Friendly Neighborhood Is A Near-Hidden Gem Of The South Bay
When I moved to Los Angeles, the first place I settled into for a while was in the north section of Manhattan Beach.
With palm trees and lush vegetation in a median between the walking and running part of The Strand and a parking lot full of surfers going into and coming out of the Pacific Ocean, I loved it immediately.
“It looks like a place in the tropics,” I marveled to my new 42nd Street roommate, a long-time local, Big Howard.
I noticed a lot of locals referred to this area as El Porto, but I was defiant; I wanted to say I lived in Manhattan Beach. After all, that sounded so much more prestigious.
After a while tho – under the careful tutelage of Big Howard and in the company of the colorful characters of the neighborhood including Surfer Mike, WD, Grambeaux and Jimbo – I began to look at living in El Porto with a sense of pride.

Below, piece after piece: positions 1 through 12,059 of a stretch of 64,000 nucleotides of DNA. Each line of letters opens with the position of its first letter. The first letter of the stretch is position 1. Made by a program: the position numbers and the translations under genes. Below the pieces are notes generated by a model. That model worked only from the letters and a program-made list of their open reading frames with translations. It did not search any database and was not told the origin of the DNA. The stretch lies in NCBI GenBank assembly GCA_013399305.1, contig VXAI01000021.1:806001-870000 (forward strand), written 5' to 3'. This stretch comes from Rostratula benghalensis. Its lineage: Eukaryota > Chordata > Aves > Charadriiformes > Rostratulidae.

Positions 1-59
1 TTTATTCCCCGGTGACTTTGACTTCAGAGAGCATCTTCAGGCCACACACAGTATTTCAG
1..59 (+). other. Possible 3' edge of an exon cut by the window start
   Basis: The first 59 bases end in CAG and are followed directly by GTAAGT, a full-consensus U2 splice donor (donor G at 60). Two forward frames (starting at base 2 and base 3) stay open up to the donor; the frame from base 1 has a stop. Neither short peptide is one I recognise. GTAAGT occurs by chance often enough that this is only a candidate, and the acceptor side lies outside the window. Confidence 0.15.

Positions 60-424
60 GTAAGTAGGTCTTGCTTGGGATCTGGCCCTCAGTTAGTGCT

I realized that El Porto was a tiny, tight community within a slightly bigger community (Manhattan Beach), within a slightly even bigger community (the South Bay) within a large city (Los Angeles).
I also realized you have to live in El Porto to appreciate it. People who live in other parts of the South Bay don’t get it. They can’t understand why anyone would live “so far away” from the action at the Manhattan Beach and Hermosa Beach piers.
Well here’s why: I had to leave El Porto when the house I was renting was sold. Recently, I was back for a few days cat sitting for a friend on Gull Street and immediately felt as if I had just returned to a place I call home.
Within minutes, I had reconnected with several former neighbors. I waved hey to Chase, the local multi-millionaire who keeps a yacht around the oceans and beaches of Europe.
Before even stepping inside my friend’s apartment, I exchanged pleasantries with Hugh, who was walking out of his garage.
I saw Big Howard, now living in a small unit in the alley, sitting outside on his tiny porch. I later joined him for a couple of beers to catch up and reminisce.
Somewhere during this time, I realized that when you leave El Porto, El Porto never really leaves you. It sticks to your soul like wet sand sticks to the soles of your feet.
Except that you don’t want to brush El Porto off of you.